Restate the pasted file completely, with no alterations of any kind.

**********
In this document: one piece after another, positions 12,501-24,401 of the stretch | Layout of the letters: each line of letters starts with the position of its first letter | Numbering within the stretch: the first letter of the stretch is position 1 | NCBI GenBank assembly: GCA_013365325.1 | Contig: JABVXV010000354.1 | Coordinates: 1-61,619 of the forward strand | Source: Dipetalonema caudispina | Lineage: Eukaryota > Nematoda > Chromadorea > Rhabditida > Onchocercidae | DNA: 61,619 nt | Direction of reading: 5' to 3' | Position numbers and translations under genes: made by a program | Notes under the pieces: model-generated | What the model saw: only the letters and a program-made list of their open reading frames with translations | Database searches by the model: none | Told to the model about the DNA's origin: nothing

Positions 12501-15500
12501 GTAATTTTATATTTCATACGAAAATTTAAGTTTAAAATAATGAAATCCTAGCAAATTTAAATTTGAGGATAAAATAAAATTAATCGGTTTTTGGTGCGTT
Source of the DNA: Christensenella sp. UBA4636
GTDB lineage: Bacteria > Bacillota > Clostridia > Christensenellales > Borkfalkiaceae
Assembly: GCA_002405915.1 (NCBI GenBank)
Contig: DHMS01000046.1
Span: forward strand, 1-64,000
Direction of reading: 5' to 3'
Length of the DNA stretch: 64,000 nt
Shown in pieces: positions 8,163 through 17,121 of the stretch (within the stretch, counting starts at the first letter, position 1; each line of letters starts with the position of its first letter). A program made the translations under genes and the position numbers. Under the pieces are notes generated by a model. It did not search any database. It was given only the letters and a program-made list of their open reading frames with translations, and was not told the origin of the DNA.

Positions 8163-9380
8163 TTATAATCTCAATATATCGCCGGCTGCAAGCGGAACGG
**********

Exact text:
In this document: one piece after another, positions 12,501-24,401 of the stretch | Layout of the letters: each line of letters starts with the position of its first letter | Numbering within the stretch: the first letter of the stretch is position 1 | NCBI GenBank assembly: GCA_013365325.1 | Contig: JABVXV010000354.1 | Coordinates: 1-61,619 of the forward strand | Source: Dipetalonema caudispina | Lineage: Eukaryota > Nematoda > Chromadorea > Rhabditida > Onchocercidae | DNA: 61,619 nt | Direction of reading: 5' to 3' | Position numbers and translations under genes: made by a program | Notes under the pieces: model-generated | What the model saw: only the letters and a program-made list of their open reading frames with translations | Database searches by the model: none | Told to the model about the DNA's origin: nothing

Positions 12501-15500
12501 GTAATTTTATATTTCATACGAAAATTTAAGTTTAAAATAATGAAATCCTAGCAAATTTAAATTTGAGGATAAAATAAAATTAATCGGTTTTTGGTGCGTT
Source of the DNA: Christensenella sp. UBA4636
GTDB lineage: Bacteria > Bacillota > Clostridia > Christensenellales > Borkfalkiaceae
Assembly: GCA_002405915.1 (NCBI GenBank)
Contig: DHMS01000046.1
Span: forward strand, 1-64,000
Direction of reading: 5' to 3'
Length of the DNA stretch: 64,000 nt
Shown in pieces: positions 8,163 through 17,121 of the stretch (within the stretch, counting starts at the first letter, position 1; each line of letters starts with the position of its first letter). A program made the translations under genes and the position numbers. Under the pieces are notes generated by a model. It did not search any database. It was given only the letters and a program-made list of their open reading frames with translations, and was not told the origin of the DNA.

Positions 8163-9380
8163 TTATAATCTCAATATATCGCCGGCTGCAAGCGGAACGG